Save Elearning Development Time with a Styles Slide
Save elearning development time by creating a “Styles” slide with models of slide elements that you can copy to slides.
Bryan Jones from eLearningArt has done several past articles with collections of tips from L&D professionals. This time, he asked us for time saving tips for eLearning development. My tip to save elearning development time is to create a “Styles” slide with models of slide elements that you can copy to slides instead of manually formatting each object.
Bryan took my tip and suggestions from 40 other experts to create an article of the eLearning development tips. The tips are part of a larger guide to eLearning development that includes how-tos and free downloadable templates for planning, managing, storyboarding, and more.
Styles slide tip
Here’s my full tip:
“During development, create a “Styles” slide with model examples of slide elements. Include buttons, headings, specialized content blocks, arrows, or anything else you use repeatedly. Set the animation for each object, especially if you will reuse specific timing or types. Copy and paste those elements (or just copy and paste the formatting) as you build slides. This helps keep the look and feel consistent without having to manually set properties for each object to match your style guide.”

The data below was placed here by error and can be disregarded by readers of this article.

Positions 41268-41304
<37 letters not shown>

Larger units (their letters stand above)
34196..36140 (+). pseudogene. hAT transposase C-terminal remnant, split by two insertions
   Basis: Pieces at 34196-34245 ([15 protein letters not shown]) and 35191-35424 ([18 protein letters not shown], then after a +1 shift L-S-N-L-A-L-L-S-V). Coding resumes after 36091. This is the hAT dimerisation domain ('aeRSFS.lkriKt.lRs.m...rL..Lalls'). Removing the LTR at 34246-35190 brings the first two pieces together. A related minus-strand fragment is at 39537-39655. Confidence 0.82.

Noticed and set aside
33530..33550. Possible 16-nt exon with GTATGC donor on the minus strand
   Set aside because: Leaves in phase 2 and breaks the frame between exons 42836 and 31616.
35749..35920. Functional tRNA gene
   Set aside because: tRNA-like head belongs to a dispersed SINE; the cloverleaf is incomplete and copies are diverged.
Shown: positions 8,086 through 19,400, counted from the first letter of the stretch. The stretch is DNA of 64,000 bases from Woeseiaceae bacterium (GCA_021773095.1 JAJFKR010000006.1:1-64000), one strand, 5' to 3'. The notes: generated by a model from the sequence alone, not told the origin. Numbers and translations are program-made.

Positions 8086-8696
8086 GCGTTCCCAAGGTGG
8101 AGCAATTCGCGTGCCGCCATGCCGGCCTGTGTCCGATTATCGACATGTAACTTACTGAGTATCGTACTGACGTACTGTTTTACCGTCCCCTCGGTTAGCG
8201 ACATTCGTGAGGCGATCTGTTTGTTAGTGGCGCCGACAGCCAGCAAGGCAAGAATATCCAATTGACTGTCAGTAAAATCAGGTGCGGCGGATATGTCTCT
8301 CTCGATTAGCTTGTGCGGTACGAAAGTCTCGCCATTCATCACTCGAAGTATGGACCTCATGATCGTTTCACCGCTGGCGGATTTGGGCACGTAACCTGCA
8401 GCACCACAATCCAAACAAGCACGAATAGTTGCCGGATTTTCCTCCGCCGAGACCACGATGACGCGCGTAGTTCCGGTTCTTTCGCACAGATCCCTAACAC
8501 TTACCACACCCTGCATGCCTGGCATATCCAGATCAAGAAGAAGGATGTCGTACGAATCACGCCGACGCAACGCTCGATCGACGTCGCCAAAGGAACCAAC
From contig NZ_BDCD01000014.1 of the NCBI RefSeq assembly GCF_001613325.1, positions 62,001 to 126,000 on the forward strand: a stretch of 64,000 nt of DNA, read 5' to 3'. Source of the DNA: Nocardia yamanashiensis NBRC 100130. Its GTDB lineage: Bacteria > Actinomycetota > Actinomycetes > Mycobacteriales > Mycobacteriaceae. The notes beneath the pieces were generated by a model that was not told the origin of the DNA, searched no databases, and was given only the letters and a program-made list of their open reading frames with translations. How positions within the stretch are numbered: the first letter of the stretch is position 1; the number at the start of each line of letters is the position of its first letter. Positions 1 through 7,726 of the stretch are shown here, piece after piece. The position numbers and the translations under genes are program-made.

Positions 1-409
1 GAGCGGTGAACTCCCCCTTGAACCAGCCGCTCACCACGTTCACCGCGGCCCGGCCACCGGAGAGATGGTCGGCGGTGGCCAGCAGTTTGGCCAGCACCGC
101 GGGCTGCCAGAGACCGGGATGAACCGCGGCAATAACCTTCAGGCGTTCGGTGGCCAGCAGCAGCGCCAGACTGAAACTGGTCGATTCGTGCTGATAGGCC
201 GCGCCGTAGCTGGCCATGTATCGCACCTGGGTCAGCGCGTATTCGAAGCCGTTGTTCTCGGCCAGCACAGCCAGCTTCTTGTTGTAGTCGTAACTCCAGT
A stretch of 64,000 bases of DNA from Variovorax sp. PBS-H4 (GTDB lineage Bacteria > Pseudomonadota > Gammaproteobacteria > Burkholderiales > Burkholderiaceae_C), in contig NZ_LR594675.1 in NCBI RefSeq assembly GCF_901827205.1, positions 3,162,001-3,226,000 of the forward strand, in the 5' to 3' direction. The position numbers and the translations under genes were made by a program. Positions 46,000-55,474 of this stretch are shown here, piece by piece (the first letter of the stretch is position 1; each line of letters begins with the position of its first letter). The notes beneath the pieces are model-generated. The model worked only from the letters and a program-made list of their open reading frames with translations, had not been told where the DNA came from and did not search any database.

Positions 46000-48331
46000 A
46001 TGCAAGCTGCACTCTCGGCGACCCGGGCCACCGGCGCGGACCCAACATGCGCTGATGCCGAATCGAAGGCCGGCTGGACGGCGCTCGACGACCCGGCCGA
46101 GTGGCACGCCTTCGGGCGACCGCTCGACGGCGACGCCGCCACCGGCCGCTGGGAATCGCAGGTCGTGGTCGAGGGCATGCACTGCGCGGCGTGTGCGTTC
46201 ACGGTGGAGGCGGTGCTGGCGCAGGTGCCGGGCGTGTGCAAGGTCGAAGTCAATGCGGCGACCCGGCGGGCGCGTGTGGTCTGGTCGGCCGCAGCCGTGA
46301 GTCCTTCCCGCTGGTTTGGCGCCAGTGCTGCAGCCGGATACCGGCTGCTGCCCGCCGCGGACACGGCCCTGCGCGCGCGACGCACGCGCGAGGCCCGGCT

I learned this trick from Tom Calpin of Matrix Animation years ago, and it has saved me a lot of effort by making it easier to keep the visuals consistent in Storyline.
In Captivate, a style slide isn’t necessary. It’s better to create Object Styles, which can be automatically updated throughout a project if you need to change the style later. Storyline now has text styles, which is a good start, but nothing comparable to Captivate’s Object Styles feature. Therefore, I use a styles slide to save time.
Example styles slides
These are styles slides from some of my past projects. I always include buttons and text; I often include headings, accent text, overlays, and reused elements. The elements aren’t necessarily in the right places (so they don’t always align to the grids, and sometimes objects overlap).
As you can see, they’re not fancy. But, they’re easy to use: select the object you want, copy it, and paste it on the slide you’re working on.
Check out the article for more time-saving development tips.
You may also be interested in the previous collection of scenario development tips.